What was once a simple nuclear unit of mum, dad and the kids has evolved to include ex-spouses, second spouses (even third and fourth ones), defacto partners, stepchildren and other dependants. The fictitious Pritchett family in American sitcom Modern Family is certainly complex, so let’s hope Jay, the wealthy patriarch, has his affairs in order.

Not only does he have an ex-wife (De De), a new wife (Gloria), children of his own by his first marriage (Claire and Mitchell), he also has an adopted son (Manny), grandchildren (Haley, Alex and Luke) and an adopted granddaughter (Lily) – not to mention two sons-in-law (Phil and Cam).

But what would happen if Jay were to suddenly pass away? Would Gloria inherit his wealth?  What would happen if she then passed away leaving the wealth to her son Manny who is suddenly back in the custody of her ex-husband? Would Claire and Mitchell have any claim to Jay’s fortune and what about their respective family members? Would Cam be recognised as Mitchell’s partner and would Lily have the same rights as Jay’s bloodline descendants? And what about De De, after all she was the first wife, could she claim?

The fact is, art does mimic life and today’s family is complex. When it comes to financial planning, it is important to know that the law has also evolved to recognise these new family dynamics. Emotional attachments aside, what defines family these days is not always love and blood relatives, but being capable of making a claim against your estate when you’re gone, whether you want them to or not!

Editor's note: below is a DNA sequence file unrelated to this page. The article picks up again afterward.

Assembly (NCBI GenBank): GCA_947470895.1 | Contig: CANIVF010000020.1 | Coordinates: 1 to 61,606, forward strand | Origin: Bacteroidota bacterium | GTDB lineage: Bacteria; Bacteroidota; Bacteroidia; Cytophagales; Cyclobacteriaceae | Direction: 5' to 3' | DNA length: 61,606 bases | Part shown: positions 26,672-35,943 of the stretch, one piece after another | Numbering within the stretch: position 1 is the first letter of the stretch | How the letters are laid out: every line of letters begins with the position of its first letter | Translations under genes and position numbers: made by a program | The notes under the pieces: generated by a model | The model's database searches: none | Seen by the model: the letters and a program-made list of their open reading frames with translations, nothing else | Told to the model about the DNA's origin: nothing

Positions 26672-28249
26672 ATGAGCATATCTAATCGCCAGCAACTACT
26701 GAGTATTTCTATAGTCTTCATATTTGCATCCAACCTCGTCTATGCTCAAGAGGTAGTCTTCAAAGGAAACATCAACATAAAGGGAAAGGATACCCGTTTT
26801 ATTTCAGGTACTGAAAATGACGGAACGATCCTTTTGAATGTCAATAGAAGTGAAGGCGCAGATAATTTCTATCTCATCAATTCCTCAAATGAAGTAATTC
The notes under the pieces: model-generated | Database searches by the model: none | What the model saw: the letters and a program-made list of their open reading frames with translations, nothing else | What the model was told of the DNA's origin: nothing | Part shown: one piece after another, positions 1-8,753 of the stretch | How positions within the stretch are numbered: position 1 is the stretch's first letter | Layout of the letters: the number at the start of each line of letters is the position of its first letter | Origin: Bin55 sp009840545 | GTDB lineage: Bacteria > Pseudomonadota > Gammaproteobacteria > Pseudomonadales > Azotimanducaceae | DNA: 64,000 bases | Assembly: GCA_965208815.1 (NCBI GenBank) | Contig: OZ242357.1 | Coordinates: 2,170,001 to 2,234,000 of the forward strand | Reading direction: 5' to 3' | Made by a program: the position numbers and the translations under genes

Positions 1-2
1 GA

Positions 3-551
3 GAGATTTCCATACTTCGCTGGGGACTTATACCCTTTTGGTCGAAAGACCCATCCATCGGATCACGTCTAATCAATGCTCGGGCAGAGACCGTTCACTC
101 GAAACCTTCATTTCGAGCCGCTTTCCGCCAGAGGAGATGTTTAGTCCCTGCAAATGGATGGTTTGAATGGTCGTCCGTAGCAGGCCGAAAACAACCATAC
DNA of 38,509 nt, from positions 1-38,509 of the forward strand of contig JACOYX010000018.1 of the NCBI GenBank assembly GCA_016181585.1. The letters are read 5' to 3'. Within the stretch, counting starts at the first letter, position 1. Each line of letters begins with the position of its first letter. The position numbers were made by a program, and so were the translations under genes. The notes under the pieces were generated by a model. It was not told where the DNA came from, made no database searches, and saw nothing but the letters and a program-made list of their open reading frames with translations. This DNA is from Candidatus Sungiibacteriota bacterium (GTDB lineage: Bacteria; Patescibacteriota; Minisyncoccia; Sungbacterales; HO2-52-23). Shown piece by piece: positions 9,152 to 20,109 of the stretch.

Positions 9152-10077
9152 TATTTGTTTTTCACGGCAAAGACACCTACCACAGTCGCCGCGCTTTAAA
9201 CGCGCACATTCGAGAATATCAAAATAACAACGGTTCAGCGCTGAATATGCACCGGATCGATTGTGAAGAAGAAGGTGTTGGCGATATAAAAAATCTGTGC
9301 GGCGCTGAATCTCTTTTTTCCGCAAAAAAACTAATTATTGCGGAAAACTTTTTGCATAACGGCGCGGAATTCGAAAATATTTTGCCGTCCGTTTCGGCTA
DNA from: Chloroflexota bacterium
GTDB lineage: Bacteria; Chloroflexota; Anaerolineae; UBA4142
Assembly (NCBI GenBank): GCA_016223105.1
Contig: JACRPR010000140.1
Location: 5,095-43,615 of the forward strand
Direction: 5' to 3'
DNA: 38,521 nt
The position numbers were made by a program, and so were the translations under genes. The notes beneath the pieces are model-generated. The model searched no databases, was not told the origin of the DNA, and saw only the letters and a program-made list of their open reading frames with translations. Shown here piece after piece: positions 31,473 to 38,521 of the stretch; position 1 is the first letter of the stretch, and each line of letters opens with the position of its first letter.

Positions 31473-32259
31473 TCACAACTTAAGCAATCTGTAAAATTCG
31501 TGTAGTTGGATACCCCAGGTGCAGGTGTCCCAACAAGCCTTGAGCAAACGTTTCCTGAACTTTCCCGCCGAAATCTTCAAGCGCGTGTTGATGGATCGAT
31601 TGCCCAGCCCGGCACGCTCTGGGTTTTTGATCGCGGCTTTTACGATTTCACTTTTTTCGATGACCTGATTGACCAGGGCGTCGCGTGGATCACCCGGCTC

Instead, he survived a huge knock to the head that rendered him senseless for the rest of his days

Specialist financial planning is required so that those you love (and those you don’t) are properly dealt with by your estate. It’s called estate planning and it is so much more than just drawing up a will.

Your will only deals with the assets it has jurisdiction over. Estate planning for your other assets – including your superannuation, assets held as joint tenants and family trusts which are outside the control of your will – are managed in accordance with your wishes and requirements, whether you are dead…or not.

Let’s say, Jay Pritchett didn’t die. Instead, he survived a huge knock to the head that rendered him senseless for the rest of his days. Without an estate plan that includes a power of attorney, there is no one other than a court-appointed representative who is legally allowed to make decisions about Jay and the assets he controls.

But if Jay does have a power of attorney, who would it be? If Gloria survives him, would she be the most appropriate person to make his business decisions or would that task be better suited to his son Mitchell, the lawyer?

There are other matters to attend to as well, including guardianship. Who will look after Manny if Gloria suffered incapacitation as well and Manny’s father is nowhere to be found?